Skip to comments.Screed: With Treason, Ann Coulter once again defines a new low in America's political debate
Posted on 07/02/2003 4:50:57 PM PDT by The Raven
With her new book Treason: Liberal Treachery from the Cold War to the War on Terrorism, syndicated pundit Ann Coulter has driven the national discourse to a new low. No longer content to merely smear liberals and the media with sweeping generalizations and fraudulent evidence, she has now upped the ante, accusing the entire Democratic Party as well as liberals and leftists nationwide of treason, a crime of disloyalty against the United States. But, as in her syndicated columns (many of which are adapted in the book) and her previous book Slander: Liberal Lies Against the American Right, Coulter's case relies in large part on irrational rhetoric and pervasive factual errors and deceptions. Regardless of your opinions about Democrats, liberals or the left, her work should not be taken at face value.
Context: The syndicated column and Slander
As we documented back in July 2001, Coulter's writing is not just inflammatory but blatantly irrational. For years, she has infused her syndicated columns with cheap shots and asides directed at targets like President Bill Clinton, the American Civil Liberties Union and Hustler publisher Larry Flynt (among many others). Liberals are indiscriminately denounced as a group as "terrorists" or a "cult" who "hate democracy." Slander, her bestseller from last year, quickly became notorious for its errors and distortions of the facts, which we detailed in our examination of the book. From deceptive footnotes to mischaracterized quotes to outright lies, Coulter broke all standards of reasonable political debate in her quest to paint a picture of a media that is unambiguously hostile to conservatives.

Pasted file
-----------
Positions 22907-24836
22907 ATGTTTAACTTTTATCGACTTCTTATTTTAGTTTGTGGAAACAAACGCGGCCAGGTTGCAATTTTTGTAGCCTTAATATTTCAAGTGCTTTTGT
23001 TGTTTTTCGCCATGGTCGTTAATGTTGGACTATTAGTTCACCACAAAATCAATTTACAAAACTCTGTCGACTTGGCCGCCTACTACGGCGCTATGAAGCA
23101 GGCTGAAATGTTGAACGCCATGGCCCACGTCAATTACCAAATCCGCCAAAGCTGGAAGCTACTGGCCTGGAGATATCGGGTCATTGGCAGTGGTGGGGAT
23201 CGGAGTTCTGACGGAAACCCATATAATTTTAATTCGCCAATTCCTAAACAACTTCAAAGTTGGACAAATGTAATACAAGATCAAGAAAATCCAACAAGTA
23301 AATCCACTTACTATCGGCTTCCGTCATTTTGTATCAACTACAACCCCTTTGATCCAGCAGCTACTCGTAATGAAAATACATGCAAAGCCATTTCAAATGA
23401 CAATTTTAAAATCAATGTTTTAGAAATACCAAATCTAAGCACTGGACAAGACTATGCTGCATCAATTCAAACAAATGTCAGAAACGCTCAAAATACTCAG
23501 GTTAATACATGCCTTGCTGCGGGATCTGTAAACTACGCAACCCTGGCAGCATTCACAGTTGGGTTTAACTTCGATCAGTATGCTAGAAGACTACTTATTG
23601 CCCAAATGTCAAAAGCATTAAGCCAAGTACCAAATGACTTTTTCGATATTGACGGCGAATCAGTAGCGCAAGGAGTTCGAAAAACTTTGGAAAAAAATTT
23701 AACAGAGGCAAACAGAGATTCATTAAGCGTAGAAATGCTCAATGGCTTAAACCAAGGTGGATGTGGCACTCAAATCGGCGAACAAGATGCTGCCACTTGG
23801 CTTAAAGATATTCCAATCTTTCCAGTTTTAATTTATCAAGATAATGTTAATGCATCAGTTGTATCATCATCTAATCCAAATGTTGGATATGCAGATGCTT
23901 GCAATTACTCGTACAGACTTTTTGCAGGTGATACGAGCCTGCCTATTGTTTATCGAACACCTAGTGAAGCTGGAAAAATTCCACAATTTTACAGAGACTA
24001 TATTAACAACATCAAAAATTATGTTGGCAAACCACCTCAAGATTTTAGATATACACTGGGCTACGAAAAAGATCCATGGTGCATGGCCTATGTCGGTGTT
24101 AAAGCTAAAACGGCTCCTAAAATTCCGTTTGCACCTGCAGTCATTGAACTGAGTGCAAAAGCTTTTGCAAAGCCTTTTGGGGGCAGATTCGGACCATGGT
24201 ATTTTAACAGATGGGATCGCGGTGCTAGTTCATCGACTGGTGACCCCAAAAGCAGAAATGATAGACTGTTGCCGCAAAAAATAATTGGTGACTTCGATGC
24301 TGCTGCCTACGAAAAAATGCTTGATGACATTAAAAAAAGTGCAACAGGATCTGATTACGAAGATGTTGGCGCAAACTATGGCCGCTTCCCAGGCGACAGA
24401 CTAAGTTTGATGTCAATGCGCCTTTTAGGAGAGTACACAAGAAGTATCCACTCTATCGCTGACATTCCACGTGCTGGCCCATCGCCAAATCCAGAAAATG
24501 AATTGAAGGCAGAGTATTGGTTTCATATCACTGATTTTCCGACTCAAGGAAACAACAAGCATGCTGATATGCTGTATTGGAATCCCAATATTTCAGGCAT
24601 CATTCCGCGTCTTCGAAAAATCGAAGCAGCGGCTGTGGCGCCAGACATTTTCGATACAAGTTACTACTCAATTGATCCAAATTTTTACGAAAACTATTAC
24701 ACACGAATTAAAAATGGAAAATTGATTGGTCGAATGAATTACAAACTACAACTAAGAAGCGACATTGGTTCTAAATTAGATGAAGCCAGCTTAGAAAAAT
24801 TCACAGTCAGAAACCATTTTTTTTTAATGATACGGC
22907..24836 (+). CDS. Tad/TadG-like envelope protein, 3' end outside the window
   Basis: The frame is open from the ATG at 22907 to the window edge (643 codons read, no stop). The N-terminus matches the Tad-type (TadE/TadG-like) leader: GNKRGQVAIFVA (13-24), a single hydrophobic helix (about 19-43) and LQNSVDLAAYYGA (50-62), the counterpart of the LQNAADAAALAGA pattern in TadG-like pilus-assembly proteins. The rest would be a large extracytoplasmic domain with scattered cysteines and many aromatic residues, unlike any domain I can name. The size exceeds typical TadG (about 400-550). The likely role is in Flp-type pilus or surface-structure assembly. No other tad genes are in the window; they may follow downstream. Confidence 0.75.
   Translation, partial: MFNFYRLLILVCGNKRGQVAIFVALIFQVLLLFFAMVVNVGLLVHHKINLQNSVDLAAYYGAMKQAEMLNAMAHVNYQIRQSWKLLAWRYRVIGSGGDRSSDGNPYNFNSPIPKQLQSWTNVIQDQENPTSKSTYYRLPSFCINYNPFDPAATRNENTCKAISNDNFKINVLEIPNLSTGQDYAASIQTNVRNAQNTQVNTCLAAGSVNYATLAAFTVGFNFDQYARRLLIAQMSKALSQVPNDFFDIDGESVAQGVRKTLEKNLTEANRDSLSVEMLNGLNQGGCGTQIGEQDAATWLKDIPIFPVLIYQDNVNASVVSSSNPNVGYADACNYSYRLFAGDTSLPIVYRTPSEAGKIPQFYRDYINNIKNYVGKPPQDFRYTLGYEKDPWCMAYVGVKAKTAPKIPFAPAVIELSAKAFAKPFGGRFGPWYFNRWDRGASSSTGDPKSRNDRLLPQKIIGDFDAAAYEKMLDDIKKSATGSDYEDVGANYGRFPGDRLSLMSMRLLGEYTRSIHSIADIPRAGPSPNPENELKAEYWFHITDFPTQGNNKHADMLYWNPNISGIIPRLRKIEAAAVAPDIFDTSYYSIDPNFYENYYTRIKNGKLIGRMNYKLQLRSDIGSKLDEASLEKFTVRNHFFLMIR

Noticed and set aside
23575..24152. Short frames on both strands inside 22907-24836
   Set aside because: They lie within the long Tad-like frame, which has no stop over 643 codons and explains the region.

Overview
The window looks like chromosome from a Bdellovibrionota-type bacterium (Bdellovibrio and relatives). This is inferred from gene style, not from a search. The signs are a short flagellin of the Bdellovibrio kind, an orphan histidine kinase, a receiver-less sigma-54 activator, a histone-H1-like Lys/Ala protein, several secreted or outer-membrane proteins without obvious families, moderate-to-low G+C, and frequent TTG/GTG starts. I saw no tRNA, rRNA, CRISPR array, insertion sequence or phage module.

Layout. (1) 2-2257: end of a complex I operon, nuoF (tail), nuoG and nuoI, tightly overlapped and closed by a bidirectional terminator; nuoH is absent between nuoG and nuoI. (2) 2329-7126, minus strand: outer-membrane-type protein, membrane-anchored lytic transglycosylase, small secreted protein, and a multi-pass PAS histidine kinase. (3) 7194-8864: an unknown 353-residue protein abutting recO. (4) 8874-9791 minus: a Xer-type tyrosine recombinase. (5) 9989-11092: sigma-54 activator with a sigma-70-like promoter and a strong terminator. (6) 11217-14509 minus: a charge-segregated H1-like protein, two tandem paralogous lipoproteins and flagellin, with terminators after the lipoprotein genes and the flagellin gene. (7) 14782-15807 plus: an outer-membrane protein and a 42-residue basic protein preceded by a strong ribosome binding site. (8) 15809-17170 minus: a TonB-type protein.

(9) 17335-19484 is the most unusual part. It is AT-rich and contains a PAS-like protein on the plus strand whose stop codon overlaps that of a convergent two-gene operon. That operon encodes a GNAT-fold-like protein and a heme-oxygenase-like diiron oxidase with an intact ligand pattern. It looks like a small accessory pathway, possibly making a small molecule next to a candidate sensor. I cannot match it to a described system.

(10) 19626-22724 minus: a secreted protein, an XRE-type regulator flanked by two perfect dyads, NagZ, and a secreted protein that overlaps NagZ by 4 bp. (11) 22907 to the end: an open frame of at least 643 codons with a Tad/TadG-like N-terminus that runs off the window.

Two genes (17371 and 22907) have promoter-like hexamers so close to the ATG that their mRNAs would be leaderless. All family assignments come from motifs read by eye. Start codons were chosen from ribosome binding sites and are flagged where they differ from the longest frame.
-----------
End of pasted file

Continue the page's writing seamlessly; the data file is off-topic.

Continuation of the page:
Jargon: How Coulter blurs distinctions in her rhetoric
In Treason, similar techniques are employed with aplomb. Consider her use of language. The accusation of treason is, of course, one of the most grave that can be made against a citizen of any country. Article III of the United States Constitution specifies that "Treason against the United States, shall consist only in levying war against them, or in adhering to their enemies, giving them aid and comfort."
In latching onto a powerful word with a specific legal meaning and casually leveling the charge as a blanket accusation against a wide array of people (as she did with slander, which is a defamatory verbal statement), Coulter is attempting to smear virtually anyone who disagrees with her views on foreign policy as treasonous. "Liberals have a preternatural gift for striking a position on the side of treason," she writes on the first page of the book. "Whenever the nation is under attack, from within or without, liberals side with the enemy. This is their essence." (p. 1)
At times, Coulter portrays liberals and the left as engaged in a grand conspiracy to destroy the United States: